Monday, January 15, 2007

The Concept of a "Redemptive Trend"

Scot McKnight has been posting on the concept of a "redemptive trend," specifically as it relates to the idea of women in ministry. In today's post, he asks the following question:

Does the redemptive trend take the Bible from the lay person’s hands or does it make explicit what we (and the Church) have been doing all along? How many of us think it is wrong to wear clothing of two different kinds of material (Lev 19:19)? How many of us think Jesus’ statement to sell our possessions and give to poor (Luke 12:33) is permanent? How many of us think women need to cover their heads (1 Cor 11:6-7)? Now I don’t want to debate specifics, but I do want us to grapple with how we treat such statements and why we treat them the way we do and to ask if we don’t already have a redemptive trend hermeneutic at work but are just uncomfortable with applying it to women in the Church?

I have been in the odd (but not unfamiliar) position of agreeing with the implied point of the discussion (that there is no Biblical warrant for excluding women from ministry) while disputing the reasoning being used to come to that conclusion.

My understanding of the basic concept of a redemptive trend is this: God inspired human beings to write the Scriptures from a position within their own cultural norms and understandings. This was necessary for the scriptures to have been written and to have been comprehensible to human beings at all. Therefore, some of what was written is culturally conditioned, and therefore application of the principles involved may vary from one cultural circumstance to another. Any reasonably developed hermeneutic will acknowledge this. The "redemptive trend" idea takes this a step further, suggesting that we may move from the culturally-conditioned commands of scripture through other passages that appear to modify or ameliorate these commands, and press this "trend" forward to a conclusion that may not be found explicitly in the Bible and may even contradict the culturally-conditioned commands.

What I understand Scot to be saying in the questions he asks is that if we acknowledge the existence of culturally-conditioned commands, obedience to the letter of which is not necessary (or applicable) today, then we have already implicitly acknowledged the concept of a redemptive trend, and therefore resistance to the concept is likely resistance to a particular application of that concept--such as women in ministry. I think that a more modest hermeneutic will suffice to deal with the cultural aspects of Scripture, and avoid some of the more problematic implications of the redemptive trend idea.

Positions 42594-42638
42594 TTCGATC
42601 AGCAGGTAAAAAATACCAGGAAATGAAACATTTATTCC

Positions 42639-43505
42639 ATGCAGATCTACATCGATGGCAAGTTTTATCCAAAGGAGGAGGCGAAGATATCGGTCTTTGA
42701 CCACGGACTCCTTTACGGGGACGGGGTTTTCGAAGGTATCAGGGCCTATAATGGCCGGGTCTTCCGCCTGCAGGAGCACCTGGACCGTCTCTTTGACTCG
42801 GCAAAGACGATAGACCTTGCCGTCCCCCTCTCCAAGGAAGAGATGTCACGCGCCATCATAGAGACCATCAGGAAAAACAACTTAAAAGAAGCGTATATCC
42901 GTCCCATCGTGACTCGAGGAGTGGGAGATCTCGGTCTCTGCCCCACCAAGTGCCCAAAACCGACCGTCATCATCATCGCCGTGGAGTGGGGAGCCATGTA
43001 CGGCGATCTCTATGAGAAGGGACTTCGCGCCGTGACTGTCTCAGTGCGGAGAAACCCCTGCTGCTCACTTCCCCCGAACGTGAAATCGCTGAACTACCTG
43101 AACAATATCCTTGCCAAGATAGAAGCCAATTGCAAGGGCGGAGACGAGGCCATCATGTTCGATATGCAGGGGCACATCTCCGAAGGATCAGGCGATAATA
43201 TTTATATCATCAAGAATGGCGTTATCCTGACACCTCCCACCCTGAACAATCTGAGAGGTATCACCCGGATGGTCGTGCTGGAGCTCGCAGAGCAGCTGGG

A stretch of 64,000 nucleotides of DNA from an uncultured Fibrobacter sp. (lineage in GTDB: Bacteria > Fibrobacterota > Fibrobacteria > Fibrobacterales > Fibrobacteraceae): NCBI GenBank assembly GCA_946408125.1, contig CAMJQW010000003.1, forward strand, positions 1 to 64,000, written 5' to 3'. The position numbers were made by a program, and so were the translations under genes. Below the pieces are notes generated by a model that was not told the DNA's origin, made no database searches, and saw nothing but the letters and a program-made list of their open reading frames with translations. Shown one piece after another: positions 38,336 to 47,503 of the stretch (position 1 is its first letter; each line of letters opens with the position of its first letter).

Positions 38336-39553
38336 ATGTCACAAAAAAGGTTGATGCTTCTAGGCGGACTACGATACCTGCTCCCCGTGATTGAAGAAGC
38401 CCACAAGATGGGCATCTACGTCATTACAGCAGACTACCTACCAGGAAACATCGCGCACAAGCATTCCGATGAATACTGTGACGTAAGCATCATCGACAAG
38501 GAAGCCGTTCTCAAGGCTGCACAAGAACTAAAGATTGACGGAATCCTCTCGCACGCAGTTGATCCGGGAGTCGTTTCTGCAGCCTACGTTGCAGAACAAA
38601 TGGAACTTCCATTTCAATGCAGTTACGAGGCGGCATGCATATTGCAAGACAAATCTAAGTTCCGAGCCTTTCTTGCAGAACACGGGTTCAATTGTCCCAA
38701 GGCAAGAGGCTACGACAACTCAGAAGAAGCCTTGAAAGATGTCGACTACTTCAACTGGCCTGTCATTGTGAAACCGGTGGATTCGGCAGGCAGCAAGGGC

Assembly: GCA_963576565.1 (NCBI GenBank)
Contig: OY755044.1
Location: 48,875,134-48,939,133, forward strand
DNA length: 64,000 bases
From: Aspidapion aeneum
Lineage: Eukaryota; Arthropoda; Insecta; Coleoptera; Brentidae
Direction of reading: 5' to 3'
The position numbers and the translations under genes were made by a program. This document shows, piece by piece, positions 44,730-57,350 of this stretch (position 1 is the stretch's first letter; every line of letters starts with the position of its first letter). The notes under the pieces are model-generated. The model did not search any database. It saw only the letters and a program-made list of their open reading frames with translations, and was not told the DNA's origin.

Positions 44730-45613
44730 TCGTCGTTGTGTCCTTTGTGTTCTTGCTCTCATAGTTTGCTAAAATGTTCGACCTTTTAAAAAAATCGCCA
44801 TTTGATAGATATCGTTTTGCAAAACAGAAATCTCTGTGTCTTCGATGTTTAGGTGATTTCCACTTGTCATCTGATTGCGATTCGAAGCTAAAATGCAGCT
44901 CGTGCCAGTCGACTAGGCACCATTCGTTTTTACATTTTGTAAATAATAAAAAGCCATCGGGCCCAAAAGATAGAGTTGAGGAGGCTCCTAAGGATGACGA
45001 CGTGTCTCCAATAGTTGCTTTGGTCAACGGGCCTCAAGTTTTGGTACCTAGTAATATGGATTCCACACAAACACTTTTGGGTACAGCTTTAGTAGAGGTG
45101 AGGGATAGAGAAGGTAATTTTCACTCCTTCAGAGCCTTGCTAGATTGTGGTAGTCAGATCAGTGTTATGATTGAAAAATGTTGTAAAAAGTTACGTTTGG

The problem of the "redemptive trend" idea is its open-endedness. How are we to distinguish between a "redemptive trend" that is to be pursued to its ultimate, logical conclusion, and a cultural situation that God may have wanted to change but not necessarily to curtail completely? For example, in the Old Testament, polygamy is tolerated; in the New, monogamy is insisted upon, and we are told that in the resurrection, there will be no marriage at all. Should we follow a "redemptive trend" and eliminate marriage altogether? (You could quote me passages in the New Testament that affirm marriage; I could dismiss these as merely culturally conditioned.)

The classic "poster child" example of a redemptive trend is that of slavery. The Bible nowhere prohibits slavery, yet throughout, God ameliorates the effects of slavery, and 19th century Christians came to the conclusion that slavery ought to be eliminated on Biblical grounds. Isn't this an obvious example of a redemptive trend?

I don't think so. What the Bible allows in the Old Testament is a form of indentured servitude which is either temporary (7 years) or voluntary, and in which the treatment of the servant is circumscribed by law. What we consider slavery--the outright ownership of one human being by another--is not permitted at all. In the New Testament, believers are to live out their Christian lives in the social and economic situations in which they find themselves. The morality of the institution itself is not dealt with.

But that's just the point, redemptive trend advocates would tell us. The Bible accommodates itself to the cultural circumstances of the day, tolerating slavery but not condoning it and ameliorating its cruelty. It was left for later generations of Christians to follow this trend out and finally to condemn slavery in all forms and to outlaw it forever. It seems to me that this position misses two points. First, taking Scripture seriously means not only dealing with the presumed terminus of the trend--in this case, the elimination of slavery--but also dealing with the accommodation itself: apparently, in some cultural circumstances, slavery was not the ultimate evil. Temporary or voluntary servitude could be preferable to being an economic outcast with no means of support. This leads to the second point: focus on the elimination of slavery can blind us to social and economic injustices that may be equally oppressive but don't bear the name, "slavery." Is it better to be a voluntary servant in the household of a fair-minded Old Testament Israelite, or to be entrapped in an Asian sweatshop today?

With regard to Scot's examples above, I take the Lev 19:19 passage as an Old Covenant proscription not binding in the New; the command to sell our possessions as just as binding on us as on Jesus' original audience (i.e., probably not an absolute command even then, but probably more binding on us than most of us would like to admit); and the head covering command as, yes, cultural, but telling us in principle that we are to dress and conduct ourselves in a manner that would be recognized as modest and humble in whatever cultural circumstances we find ourselves. Similarly, I may not greet my brothers in Christ with a "holy kiss," but I do think that I should greet them warmly and affectionately in the Lord.

In other words, a serious hermeneutic must recognize the differences between different covenants; must recognize hyperbolic language where it exists; and must recognize that there are sometimes underlying principles that are expressed in culturally specific forms in Scripture. None of these recognitions implies our right to follow a "redemptive trend" that is not only beyond Scriptural warrant but actually opposed to certain things Scripture actually says.